Skip to main content
  • Atypical and Anaplastic Meningioma (AAM): Outcomes in a Population-Based Study

    Final Number:

    Tomas Garzon-Muvdi MD MS; Wuyang Yang MD MS; Michael Lim MD; Henry Brem MD; Judy Huang MD

    Study Design:

    Subject Category:

    Meeting: Congress of Neurological Surgeons 2016 Annual Meeting

    Introduction: Approximately 5% of meningiomas are atypical and anaplastic (AAM)(WHO II and III). AAM are aggressive tumors and are coupled to a poor prognosis and higher mortality caused by the tumor. We performed a population-based study to identify important factors that determine survival of patients with AAM.

    Methods: We used data from patients with AAM from the SEER dataset between 1973-2012. Basic demographics, size of the tumor, tumor location, and treatment variables were included for each patient. Provided with the relatively older population and benign disease course, we observed a significant portion of patients with unrelated death; therefore, a competing risk analysis was employed to account for unrelated deaths when delineating factors associated with cumulative incidence of tumor-related deaths, cumulative incidence of tumor-related death was computed for each factor in a multivariate competing risk regression model.

    Results: We identified 522 patients after applying inclusion and exclusion criteria. Mean age at diagnosis for all patients was 60.8 ± 15.7 years. Seventy-three percent of patients were white, 15.5% black, and 9.8% were Asian. More than half of the patients (53.8 %) were married. Mean tumor size was 48.2 ± 20.3 mm. The vast majority (94.8%) of tumors were supratentorial. Significant factors affecting survival of patients diagnosed with AAM were identified in a multivariate proportional competing risk regression analysis: older age (HR:1.03,CI=[1.01,1.04],p<0.001), infratentorial location (HR:2.81,CI=[1.20, 6.56],p=0.017), tumor size (HR 1.01, CI=[1.00, 1.02],p=0.032), and radiation treatment (HR:1.52, CI=[1.11,2.09], p=0.01).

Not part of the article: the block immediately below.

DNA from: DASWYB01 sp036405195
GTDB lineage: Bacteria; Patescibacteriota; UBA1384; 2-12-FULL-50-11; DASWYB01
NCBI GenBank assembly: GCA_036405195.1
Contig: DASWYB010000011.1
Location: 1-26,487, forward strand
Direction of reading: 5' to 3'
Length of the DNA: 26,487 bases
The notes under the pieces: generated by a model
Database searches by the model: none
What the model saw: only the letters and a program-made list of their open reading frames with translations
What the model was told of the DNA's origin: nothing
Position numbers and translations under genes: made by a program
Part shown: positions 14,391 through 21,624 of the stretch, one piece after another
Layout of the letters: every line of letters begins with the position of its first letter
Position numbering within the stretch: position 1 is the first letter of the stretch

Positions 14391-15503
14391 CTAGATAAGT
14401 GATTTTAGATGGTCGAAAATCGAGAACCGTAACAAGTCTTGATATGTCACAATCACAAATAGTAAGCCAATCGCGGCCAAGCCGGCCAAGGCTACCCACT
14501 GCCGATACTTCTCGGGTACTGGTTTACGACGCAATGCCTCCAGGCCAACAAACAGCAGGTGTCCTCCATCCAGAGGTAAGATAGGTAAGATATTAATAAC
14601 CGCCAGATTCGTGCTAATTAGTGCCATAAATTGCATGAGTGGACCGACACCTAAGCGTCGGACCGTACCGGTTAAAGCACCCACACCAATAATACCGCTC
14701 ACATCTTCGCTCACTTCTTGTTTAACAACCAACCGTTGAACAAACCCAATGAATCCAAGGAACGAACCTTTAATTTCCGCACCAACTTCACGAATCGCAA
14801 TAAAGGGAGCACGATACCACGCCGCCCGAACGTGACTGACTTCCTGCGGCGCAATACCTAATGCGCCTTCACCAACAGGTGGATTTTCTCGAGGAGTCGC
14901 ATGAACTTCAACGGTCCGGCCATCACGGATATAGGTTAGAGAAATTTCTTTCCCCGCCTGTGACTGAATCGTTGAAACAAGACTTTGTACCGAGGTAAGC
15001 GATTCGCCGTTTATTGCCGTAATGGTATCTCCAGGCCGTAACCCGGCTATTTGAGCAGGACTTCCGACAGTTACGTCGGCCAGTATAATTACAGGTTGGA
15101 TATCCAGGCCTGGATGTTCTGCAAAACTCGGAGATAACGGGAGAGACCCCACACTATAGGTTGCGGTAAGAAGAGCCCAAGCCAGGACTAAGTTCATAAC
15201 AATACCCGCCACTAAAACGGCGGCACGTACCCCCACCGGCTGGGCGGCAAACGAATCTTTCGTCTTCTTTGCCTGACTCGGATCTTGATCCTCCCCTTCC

Conclusions: Older age, infratentorial location, tumor size, and radiation treatment were associated with tumor-related death of atypical meningioma.

    Patient Care: This population-based study examines atypical/malignant meningiomas, which is an extremely rare disease with unknown disease progression and management strategy. We found several factors associated with tumor-related death of these patients. In addition, we found that radiation provided no survival benefit in tumor-related death. This study may serve as the foundation of knowledge on this rare disease.

    Learning Objectives: By the conclusion of this session, participants should be able to: 1) To utilize large population-based datasets to improve understanding of the outcome of patients with atypical and anaplastic meningioma. 2) To identify variables that determine survival of atypical and anaplastic meningioma patients.


We use cookies to improve the performance of our site, to analyze the traffic to our site, and to personalize your experience of the site. You can control cookies through your browser settings. Please find more information on the cookies used on our site. Privacy Policy